In parshat Lech Lecha Avraham rescues the five kings who were defeated by the four kings.
Rashi quotes Midrashim in Tanchuma and comments on the names of the five weaker kings. The midrash uses a common technique where the names of individuals are taken to describe something about a person's character or personal hsitory. According to Rashi the names of the five kings all have very negative conotations.
For instance: the name of one king was BeRa - which Rashi takes to mean he was Ra - Hebrew for bad - to the heavens and Ra to people.
One of the kings was named Shem-Ever. The midrash says his name was from Sam Ever which means "he placed wings." According to the midrash, SheEver was famous because he invented somekind of artificial wings that he "attached to his body in order to fly and to leap and to rebel against Hashem."
Shem-Ever was some kind of early Icarus. Sometimes I suspect that certain midrashim may be alegories, but I am inclined to believe that this one may be historic. It makes sense that mankind since ancient times has been obsessed with trying to fly and that the best inventors of every era put their minds to solving the problem.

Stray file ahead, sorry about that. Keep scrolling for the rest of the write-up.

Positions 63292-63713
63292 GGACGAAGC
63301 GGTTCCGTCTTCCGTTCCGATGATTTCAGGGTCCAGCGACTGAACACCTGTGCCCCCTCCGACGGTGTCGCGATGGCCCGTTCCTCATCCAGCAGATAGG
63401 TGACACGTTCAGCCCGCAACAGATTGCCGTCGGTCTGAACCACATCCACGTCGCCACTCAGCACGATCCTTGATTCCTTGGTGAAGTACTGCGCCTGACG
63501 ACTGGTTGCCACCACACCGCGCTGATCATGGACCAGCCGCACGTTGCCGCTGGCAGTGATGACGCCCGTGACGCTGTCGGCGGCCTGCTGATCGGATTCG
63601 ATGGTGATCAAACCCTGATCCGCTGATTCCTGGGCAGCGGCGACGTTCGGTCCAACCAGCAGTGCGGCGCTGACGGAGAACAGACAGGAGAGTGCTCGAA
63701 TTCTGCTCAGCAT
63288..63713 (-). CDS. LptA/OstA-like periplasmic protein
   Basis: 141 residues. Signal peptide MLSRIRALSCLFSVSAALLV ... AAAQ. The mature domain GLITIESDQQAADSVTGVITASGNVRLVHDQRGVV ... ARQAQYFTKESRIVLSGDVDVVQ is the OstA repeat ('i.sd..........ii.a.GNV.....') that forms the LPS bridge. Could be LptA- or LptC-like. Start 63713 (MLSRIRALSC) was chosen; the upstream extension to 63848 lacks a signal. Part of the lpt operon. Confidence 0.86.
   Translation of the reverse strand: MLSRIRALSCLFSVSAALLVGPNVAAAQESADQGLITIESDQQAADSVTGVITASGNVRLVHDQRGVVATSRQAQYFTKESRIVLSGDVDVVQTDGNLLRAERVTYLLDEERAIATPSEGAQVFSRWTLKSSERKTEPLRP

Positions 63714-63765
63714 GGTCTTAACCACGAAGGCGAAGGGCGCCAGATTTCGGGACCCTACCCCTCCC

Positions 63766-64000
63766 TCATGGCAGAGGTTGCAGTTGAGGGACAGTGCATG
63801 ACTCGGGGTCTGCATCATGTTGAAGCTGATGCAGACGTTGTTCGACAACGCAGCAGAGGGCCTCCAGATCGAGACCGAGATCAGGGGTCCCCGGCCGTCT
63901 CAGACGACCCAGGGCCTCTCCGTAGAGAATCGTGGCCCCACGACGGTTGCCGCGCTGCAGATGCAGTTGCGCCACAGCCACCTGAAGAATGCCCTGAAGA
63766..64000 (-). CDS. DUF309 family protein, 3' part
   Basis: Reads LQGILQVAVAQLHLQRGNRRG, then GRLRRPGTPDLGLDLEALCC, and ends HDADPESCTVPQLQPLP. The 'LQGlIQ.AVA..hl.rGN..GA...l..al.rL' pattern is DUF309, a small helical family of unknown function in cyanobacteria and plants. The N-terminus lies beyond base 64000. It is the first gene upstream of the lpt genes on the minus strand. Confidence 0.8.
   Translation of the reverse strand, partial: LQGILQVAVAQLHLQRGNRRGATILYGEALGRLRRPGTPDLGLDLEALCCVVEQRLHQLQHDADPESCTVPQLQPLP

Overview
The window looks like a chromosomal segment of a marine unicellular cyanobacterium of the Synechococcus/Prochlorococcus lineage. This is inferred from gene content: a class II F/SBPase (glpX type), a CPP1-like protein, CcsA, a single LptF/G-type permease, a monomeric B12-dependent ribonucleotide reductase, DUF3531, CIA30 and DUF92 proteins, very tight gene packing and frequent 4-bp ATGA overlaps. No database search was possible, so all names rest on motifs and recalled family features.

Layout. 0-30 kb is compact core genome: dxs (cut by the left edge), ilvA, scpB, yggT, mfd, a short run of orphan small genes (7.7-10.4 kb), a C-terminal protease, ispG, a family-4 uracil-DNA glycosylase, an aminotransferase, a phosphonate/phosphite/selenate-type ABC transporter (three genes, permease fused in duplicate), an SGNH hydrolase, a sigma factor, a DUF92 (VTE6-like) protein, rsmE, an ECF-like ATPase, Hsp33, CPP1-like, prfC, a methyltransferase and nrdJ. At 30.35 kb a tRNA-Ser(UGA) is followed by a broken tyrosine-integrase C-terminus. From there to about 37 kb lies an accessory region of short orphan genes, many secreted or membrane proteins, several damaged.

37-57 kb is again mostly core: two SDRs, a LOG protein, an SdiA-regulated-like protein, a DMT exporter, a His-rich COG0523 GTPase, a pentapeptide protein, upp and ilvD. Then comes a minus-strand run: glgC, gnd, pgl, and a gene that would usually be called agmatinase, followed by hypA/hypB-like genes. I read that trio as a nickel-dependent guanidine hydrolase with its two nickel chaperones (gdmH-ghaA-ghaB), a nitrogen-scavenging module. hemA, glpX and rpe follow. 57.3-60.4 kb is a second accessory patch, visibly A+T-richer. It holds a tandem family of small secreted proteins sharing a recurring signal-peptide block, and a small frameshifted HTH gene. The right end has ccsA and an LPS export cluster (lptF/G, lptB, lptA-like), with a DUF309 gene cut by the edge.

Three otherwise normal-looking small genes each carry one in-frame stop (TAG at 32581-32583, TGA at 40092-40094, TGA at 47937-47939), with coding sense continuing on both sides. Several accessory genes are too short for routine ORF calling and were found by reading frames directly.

There is a gmeara in Makkot that speaks of a "flying camel" that helped people cross distances very quickly, but was seldom used. Rashi comments that the flying camel was just a really fast camel that seemed to 'fly' when it went so fast. In Yeshiva I read a different commentary that suggested that the flying camel was actually a machine that existed in the ancient world that was some sort of glider. Just like the locamotive was called the iron horse, they named the machine the flying camel.
What is Rashi coming to teach us with these midrashim?
Rashi cautions us not to think that the weaker side was somehow the more righteous side. Even though they were weaker then the four kings, the five kings were evil in their own rights.
In modern times people often assume that the Arabs must have a more righteous claim in the conflict with Israel based soley on the perseption taht the Arabs are weaker and therefore must be the more just.
Rashi comes to teahc us not to fall into that trap. The five kings in the days of Avraham were also wicked. At that point in time they happened to be weak, but as we see, when the people of Sodom (who were represented by these five kings) had the power they used it for evil.